Nicaraguan hostage saga comes to end: Crisis is latest expression of discontent from ex-combatants

THE LAST 10 Nicaraguans held hostage by left-wing guerrillas in Managua and right-wing Contras near Quilali, northern Nicaragua, were on the point of freedom last night as negotiators persuaded the two groups to release their remaining captives.

Radio Ya in Managua interrupted programming to report that the Contras had freed their five hostages, while a guerrilla in Managua said his group was about to free their captives, who include the Vice-President, Virgilio Godoy.

The stand-off began last Thursday when a group of former Contras led by Jose Angel 'The Jackal' Talavera seized dozens of military and civilian officials and demanded the sacking of General Humberto Ortega, the Sandinista army commander, in return for the hostages' freedom. The next day, in retaliation, more than 20 heavily armed gunmen stormed the National Opposition Union (UNO) and took hostage dozens of right-wing opposition politicians, including Mr Godoy and Alfredo Cesar, a former political leader of the Contras.

At dawn yesterday, the two groups each released all but five of their hostages, after talks with two negotiating commissions set up, in an unprecedented show of unity, by the government, Sandinistas and opposition.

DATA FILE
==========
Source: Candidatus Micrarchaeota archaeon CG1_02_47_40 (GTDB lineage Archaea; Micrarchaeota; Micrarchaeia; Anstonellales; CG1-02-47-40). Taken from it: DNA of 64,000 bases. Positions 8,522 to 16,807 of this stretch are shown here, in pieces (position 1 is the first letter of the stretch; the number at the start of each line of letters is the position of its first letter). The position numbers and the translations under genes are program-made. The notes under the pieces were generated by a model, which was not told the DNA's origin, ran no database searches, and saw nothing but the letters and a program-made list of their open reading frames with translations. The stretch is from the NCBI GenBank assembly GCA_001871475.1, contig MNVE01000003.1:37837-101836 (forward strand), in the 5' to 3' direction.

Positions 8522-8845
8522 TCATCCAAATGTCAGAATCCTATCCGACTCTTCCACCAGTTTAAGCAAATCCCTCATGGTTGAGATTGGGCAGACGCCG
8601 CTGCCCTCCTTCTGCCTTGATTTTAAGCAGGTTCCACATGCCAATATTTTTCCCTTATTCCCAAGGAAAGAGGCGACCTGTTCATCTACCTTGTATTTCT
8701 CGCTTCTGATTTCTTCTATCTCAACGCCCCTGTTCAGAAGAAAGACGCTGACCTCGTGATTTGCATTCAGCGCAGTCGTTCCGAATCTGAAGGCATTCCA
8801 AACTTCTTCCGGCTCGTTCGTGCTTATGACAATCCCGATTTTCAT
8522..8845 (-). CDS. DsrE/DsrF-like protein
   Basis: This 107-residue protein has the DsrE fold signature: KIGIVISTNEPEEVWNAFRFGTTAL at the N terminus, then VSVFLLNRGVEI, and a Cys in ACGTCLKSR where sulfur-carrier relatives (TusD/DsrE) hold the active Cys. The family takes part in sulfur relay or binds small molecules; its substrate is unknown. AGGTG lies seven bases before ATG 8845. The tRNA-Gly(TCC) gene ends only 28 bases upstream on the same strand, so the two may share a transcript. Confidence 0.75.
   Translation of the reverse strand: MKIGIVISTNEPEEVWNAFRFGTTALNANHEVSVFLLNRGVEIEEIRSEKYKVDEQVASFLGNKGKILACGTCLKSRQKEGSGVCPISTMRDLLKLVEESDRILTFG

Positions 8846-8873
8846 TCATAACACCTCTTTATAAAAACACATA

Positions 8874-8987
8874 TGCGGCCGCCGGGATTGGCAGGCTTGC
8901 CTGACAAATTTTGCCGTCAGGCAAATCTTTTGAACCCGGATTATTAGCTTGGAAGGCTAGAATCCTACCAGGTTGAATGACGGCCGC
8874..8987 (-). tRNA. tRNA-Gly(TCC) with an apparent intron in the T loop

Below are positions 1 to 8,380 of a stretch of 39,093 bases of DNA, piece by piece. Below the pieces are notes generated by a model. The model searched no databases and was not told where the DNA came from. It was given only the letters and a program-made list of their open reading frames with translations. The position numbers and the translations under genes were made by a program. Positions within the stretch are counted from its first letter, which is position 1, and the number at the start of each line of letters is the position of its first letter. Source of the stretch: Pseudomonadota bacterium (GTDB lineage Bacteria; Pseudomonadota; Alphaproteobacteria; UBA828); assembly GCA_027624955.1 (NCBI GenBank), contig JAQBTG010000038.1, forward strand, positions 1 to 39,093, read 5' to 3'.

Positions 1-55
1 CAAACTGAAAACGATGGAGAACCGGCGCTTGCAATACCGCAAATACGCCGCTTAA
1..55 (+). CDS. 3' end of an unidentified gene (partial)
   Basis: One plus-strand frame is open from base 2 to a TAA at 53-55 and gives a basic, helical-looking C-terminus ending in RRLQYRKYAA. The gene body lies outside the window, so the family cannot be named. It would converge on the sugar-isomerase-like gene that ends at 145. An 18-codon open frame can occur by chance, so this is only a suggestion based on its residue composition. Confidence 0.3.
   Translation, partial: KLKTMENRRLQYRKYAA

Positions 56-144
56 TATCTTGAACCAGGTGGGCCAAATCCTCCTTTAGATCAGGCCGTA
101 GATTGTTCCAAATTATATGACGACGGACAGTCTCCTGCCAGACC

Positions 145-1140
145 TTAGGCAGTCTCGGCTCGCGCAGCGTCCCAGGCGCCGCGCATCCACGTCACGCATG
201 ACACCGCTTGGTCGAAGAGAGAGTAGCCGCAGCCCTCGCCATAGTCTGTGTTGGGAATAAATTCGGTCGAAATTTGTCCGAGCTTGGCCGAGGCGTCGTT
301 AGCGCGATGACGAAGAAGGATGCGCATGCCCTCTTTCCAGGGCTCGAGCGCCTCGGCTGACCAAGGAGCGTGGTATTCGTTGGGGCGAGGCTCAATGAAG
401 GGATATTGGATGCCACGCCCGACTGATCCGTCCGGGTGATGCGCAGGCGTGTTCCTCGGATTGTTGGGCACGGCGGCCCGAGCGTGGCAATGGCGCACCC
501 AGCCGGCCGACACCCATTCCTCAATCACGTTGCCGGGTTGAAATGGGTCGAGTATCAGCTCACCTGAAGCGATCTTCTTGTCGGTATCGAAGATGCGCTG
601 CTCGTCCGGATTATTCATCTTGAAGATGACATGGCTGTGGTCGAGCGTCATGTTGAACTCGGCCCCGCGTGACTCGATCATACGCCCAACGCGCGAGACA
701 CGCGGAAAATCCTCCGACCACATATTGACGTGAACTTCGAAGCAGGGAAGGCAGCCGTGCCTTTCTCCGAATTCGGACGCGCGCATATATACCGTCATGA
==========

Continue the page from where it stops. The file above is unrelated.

Reports of the releases came after the Interior Minister, Alfredo Mendieta, a member of the negotiating team, said the former Contras 'have agreed with us that this is not the proper forum for political demands'. During the talks yesterday another member of the team, Archbishop Juan Mata, whose district includes Quilali, told the rebels: 'It's true that the government has many problems, but they are not the enemies of the people as you say.'

The crisis is the latest expression of discontent in Nicaragua, which has remained impoverished and unstable despite the election in 1990 of Violeta Chamorro, the US-backed candidate who hoped to unite the country and lead it out of war, poverty and economic malaise.

Soldiers from both sides in the civil war have regrouped to demand land and aid; the 'Recontras', former rebels, are also angry that the President has worked with the Sandinistas, still the largest political party, in a pragmatic attempt to govern the country.

While Mrs Chamorro is extremely unlikely to sack Gen Ortega, brother of the former Sandinista president, Daniel Ortega, she may agree to sacrifice lower- level Sandinista officials to meet some Contra demands.

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